Nicotinamide adenine dinucleotide (NAD+) is an essential molecule involved in various metabolic reactions, acting as an electron donor in the electron transport chain and as a co-factor for NAD+-dependent enzymes. In the early 2000s, reports that NAD+ declines with aging introduced the notion that NAD+ metabolism is globally and progressively impaired with age. Since then, NAD+ became an attractive target for potential pharmacological therapies aiming to increase NAD+ levels to promote vitality and protect against age-related diseases. This review summarizes and discusses a collection of studies that report the levels of NAD+ with aging in different species (i.e., yeast, C. elegans, rat, mouse, monkey, and human), to determine whether the notion that overall NAD+ levels decrease with aging stands true. We find that, despite systematic claims of overall changes in NAD+ levels with aging, the evidence to support such claims is very limited and often restricted to a single tissue or cell type. This is particularly true in humans, where the development of NAD+ levels during aging is still poorly characterized. There is a need for much larger, preferably longitudinal, studies to assess how NAD+ levels develop with aging in various tissues. This will strengthen our conclusions on NAD metabolism during aging and should provide a foundation for better pharmacological targeting of relevant tissues.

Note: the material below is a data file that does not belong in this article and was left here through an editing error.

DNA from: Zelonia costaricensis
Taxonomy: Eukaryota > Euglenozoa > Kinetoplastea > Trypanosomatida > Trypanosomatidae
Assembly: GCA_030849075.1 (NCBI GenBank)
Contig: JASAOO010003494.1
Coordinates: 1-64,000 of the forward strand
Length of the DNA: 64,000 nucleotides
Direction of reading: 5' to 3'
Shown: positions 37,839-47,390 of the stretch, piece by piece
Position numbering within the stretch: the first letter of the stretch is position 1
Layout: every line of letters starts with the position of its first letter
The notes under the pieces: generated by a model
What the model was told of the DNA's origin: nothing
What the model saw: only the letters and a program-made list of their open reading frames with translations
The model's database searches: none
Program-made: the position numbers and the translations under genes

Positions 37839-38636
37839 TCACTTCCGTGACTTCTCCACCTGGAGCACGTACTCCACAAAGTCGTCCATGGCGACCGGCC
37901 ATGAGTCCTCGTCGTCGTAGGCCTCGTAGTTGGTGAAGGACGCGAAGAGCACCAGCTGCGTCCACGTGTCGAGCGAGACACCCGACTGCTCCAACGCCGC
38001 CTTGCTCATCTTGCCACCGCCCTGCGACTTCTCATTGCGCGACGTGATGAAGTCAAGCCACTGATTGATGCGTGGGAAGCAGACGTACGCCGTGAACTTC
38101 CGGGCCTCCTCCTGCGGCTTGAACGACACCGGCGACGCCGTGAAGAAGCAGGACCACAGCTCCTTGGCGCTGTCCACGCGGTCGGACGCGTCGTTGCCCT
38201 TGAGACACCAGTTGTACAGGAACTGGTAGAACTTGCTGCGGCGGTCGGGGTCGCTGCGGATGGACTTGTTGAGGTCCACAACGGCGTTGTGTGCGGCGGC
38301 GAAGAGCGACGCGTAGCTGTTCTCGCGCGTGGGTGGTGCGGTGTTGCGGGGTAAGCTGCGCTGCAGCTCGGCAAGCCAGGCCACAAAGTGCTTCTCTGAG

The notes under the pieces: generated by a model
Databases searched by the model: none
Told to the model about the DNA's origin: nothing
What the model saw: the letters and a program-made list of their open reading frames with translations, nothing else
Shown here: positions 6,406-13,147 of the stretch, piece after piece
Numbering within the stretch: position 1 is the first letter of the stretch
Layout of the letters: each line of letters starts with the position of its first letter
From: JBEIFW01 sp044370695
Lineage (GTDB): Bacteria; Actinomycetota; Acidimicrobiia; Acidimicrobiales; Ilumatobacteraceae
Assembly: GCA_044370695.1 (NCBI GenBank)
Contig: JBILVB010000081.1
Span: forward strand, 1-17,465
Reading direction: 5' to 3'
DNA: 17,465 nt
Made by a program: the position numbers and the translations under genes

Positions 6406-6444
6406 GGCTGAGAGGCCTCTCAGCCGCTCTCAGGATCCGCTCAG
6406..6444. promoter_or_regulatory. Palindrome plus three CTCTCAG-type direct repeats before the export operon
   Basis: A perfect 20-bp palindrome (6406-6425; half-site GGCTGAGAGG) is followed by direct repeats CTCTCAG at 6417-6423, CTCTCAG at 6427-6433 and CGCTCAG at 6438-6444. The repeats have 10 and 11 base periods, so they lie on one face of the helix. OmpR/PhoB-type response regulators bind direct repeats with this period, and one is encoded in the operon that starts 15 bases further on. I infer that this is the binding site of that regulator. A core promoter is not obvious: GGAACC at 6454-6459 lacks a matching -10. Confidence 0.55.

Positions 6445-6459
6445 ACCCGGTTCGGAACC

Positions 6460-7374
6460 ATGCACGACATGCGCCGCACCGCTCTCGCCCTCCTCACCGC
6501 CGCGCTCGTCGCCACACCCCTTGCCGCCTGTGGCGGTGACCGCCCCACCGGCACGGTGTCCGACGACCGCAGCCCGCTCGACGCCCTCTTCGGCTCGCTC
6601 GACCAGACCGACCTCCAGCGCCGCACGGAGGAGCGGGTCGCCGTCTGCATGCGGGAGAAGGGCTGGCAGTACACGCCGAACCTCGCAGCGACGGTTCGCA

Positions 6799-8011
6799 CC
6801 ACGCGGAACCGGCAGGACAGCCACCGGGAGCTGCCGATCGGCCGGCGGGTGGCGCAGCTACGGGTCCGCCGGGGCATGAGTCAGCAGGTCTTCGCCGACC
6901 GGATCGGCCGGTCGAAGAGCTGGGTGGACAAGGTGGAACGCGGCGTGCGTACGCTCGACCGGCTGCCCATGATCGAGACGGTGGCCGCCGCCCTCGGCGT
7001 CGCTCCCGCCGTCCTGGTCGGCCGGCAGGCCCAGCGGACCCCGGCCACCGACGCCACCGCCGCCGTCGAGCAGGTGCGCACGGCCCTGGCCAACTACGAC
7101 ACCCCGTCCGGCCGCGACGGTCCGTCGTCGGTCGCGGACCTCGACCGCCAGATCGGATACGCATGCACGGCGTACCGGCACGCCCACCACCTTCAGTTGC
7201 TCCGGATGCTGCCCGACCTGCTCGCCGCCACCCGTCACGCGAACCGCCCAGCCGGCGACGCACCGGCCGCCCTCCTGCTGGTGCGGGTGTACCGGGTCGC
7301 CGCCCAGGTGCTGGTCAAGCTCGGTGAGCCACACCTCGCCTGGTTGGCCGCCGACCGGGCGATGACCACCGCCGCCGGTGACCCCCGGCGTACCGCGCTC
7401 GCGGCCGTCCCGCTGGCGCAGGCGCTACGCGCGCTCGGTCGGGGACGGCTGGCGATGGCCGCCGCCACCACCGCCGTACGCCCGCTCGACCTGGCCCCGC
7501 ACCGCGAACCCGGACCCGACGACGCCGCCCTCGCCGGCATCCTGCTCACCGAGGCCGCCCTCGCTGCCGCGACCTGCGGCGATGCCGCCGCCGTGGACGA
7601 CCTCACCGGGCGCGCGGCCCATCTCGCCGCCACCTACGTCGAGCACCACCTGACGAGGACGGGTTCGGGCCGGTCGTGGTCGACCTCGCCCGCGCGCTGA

Sign in / Sign up

Export Citation Format

Share Document